As is often the case, parks are built atop buried waterways as such places are too costly to be developed. An example of such a park is Utopia Playground in the Fresh Meadows neighborhood of Queens, designated as a park in 1942.
Prior to the playground this three-acre site was a kettle pond with a stream that contributed to Kissena Creek.
The Landscape of Utopia
With the 1891 Julius Bien atlas as our guide, the Fresh Meadows of that time was a mostly undeveloped farmland of sloping hills covered with farms and a few forests. All the roads on the above map date to colonial times, predating the grid that was laid across the borough in 1911. At the junction of Black Stump Road and Fresh Meadow Lane was a lake, marked at the elevation of 34 feet above sea level. Kissena Creek flows in a northeast direction across the meadows, leaving its source at Gutman’s Swamp.
Black Stump Village
As its name suggests, Black Stump Road received its name from colored stumps installed throughout Fresh Meadows that delineated boundaries between farms. From the creation of Queens in 1683, the land remained in the hands of a few Dutch-descended interrelated families that worked the land into the 1930s, names such as Adriance, Brinckerhoff, Couwenhoven, and such. None of their farmhouses remain, victims of suburban developments. The only remnant of Black Stump Village is Brinckerhoff Cemetery, designated as a city landmark in 2012 after a hard-fought battle by local civic groups and elected officials.
The pond was located near a major crossroads. Black Stump Road took travelers east to the mill at Alley Pond and further to the Town of Hempstead. Fresh Meadow Lane enabled farmers to either travel south to Jamaica or north to Flushing. Nearby, the oddly-named Quarrelsome Lane connected to Jamaica Road (present-day Parsons Boulevard), another major Flushing-Jamaica connector. Over time, the crossroads became known as Black Stump Village. On the shore of the pond were the Black Stump School and the volunteer Black Stump fire company.
Amid the farms was Flushing Heights, a planned development by the Utopia Land Company that sought to attract Jews from the Lower East Side. Its street grid had names such as Hester, Houston, Delancey, and Broome, serving as reminders of the Manhattan neighborhood.
The photo above was shared by neighborhood resident Scott Aronofsky, who runs the Facebook group Fresh Meadows 360: Blue Bay To The Flagship, which collects old photographs and stories about the neighborhood. The school had a bell tower that signaled the start of the school day and dismissal.
On the January 16, 194o aerial survey, today’s 73rd Avenue Utopia Parkway / Fresh Meadow Lane, and Jewel Avenue are highlighted. It is a wintry scene, with plenty of snow cover. A ravine piercing the flat farmland is Kissena Creek. The pond has been filled, but old schoolhouse is still standing. It will be demolished in the following year. At the very top of the photo is the Pomonok Country Club, which in 1951 will be redeveloped as the Electchester co-ops, Pomonok Houses and Pomonok Playground.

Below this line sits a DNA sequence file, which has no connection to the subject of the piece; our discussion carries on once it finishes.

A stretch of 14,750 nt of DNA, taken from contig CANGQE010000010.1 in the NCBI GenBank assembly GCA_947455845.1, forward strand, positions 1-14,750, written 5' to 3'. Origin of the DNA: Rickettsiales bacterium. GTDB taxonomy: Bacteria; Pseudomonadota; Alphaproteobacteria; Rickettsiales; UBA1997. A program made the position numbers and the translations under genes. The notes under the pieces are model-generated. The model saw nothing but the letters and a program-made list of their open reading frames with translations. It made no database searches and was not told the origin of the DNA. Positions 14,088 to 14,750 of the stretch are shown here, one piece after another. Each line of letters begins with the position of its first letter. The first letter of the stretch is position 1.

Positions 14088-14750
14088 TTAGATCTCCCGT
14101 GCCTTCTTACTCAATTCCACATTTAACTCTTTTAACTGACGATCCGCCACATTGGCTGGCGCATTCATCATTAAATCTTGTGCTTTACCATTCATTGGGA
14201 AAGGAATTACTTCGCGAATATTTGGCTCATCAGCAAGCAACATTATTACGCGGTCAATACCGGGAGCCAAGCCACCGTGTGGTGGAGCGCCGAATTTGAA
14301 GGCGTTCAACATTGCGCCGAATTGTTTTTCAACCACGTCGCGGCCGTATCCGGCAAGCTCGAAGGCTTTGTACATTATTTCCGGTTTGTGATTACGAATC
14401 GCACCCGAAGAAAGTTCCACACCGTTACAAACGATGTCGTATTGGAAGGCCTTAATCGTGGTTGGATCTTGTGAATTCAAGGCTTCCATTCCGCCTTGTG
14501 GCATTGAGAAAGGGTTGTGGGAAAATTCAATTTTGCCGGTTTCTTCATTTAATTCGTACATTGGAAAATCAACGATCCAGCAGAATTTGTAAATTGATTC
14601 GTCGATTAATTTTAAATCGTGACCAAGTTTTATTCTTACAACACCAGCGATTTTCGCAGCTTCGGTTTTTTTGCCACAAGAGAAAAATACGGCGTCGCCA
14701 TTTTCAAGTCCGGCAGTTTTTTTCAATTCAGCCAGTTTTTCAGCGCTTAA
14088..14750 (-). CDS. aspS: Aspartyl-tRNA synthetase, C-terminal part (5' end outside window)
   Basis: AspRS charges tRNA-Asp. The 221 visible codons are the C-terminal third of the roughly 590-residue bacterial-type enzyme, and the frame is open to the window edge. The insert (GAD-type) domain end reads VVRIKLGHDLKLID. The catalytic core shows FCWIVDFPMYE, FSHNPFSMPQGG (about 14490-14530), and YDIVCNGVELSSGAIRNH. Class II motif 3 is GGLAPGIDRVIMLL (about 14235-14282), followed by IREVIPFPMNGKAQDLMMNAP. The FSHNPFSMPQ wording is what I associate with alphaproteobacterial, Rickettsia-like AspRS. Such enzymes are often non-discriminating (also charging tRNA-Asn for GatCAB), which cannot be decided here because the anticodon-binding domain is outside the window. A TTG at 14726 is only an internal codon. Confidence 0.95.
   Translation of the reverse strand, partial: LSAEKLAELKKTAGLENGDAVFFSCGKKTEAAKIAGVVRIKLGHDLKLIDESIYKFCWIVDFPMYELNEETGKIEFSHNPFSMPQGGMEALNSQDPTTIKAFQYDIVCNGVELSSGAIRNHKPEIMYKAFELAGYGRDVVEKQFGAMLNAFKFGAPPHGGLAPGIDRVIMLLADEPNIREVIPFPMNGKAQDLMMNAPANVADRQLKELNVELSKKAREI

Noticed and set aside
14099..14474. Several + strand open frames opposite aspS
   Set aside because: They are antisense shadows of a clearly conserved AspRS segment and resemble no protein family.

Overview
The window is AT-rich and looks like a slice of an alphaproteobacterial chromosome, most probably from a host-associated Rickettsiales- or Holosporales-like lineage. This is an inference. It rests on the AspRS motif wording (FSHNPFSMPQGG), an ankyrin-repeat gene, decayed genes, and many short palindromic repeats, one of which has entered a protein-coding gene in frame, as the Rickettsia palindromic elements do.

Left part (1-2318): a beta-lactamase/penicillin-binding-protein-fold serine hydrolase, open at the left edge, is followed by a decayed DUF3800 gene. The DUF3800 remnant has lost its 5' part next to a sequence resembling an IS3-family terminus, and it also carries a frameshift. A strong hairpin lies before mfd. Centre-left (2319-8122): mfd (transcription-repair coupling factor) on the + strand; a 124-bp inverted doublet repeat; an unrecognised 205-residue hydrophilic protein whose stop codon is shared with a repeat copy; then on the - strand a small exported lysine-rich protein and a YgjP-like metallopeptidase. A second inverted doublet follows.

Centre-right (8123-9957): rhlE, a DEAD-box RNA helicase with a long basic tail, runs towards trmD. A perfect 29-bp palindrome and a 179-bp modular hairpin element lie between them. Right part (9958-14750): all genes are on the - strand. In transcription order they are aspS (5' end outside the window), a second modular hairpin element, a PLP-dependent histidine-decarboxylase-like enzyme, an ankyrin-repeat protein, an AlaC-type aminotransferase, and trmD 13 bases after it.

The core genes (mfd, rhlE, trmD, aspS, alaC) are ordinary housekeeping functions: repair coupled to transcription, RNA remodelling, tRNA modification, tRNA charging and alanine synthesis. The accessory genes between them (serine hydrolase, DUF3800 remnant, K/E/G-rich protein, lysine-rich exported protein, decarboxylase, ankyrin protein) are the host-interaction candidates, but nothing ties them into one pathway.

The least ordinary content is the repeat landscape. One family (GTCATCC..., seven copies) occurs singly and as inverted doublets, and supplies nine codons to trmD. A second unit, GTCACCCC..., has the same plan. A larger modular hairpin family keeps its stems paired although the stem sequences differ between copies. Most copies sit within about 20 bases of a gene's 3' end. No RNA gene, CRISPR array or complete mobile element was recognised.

In the postwar period, Fresh Meadows rapidly developed and there was a need for a new school for the neighborhood. In 1947, the city’s Board of Estimate proposed one on the site of the playground. Citing cost and the buried pond, Parks Commissioner Robert Moses opposed the idea and the playground was saved. Public School 173 was built a couple of blocks to the north with Fresh Meadows Playground as its schoolyard. Although Kissena Creek is gone, once in a while there is flooding along Utopia Parkway. Despite an album and pop song that shares the parkway’s name, the band hails from Wayne, New Jersey.
The end of Jewel Avenue
A rare named avenue in a neighborhood where most roadways have been assigned numbers, Jewel Avenue begins in Forest Hills and ends at Utopia Playground. It is the last reminder of a whimsical alphabetic grid designed for Forest Hills by the developer Cord Meyer in 1909.
Going west, street names included Atom (75th Avenue), DeKoven (72nd Road), Kelvin (69th Road), Pilgrim (67th Drive) and Zuni (63rd Drive). Jewel is the only one that was not assigned a number because it was designed to extend beyond Forest Hills. Forest Hills historian Michael Perlman tells this story.
At its eastern terminus, Jewel Avenue once merged with 73rd Avenue and 181st Street. The local Community Board noticed that motorists often used Jewel Avenue as a shortcut, buzzing past Utopia Playground at dangerous speeds. After residents of the block were polled, it was transformed into a dead end in 2008.
Utopia Playground Today
What was once an immense paved triangle with wooden seesaws and a tire swing was redesigned in 2009, with the introduction of garden spaces, additional benches, play equipment for different age groups, and a jungle gym.
Although there is no trace of the unnamed lake that preceded Utopia Playground, the redesign gave the playground something else that is visible throughout nature in the circular paths seen above, inspired by the nautilus-shaped golden spiral. Known to mathematicians as Φ (phi), numerically as 1.618033988… it is visible throughout nature.
Family Day at Utopia Playground
When it comes to an encyclopedic knowledge of things, one can learn a lot from Fresh Meadows resident Rory Lancman. I would know as I once worked for him. Since his election to the City Council in 2013, he’s devoted the summer portion of his budget towards Family Day events at parks in his district.
Here’s an event for your children at a playground with a unique history that relates to the city’s hidden waterways.
In the News:
Next City reports on how public parks benefit our health.
Planetizen reports on the redesign of Governors Island.
Times Free Press of Chattanooga reports on the restoration of that city’s East Lake Park.
CityLab reports on the rapid expansion of urban sprawl in the American West. Enjoy the frontier experience while you can.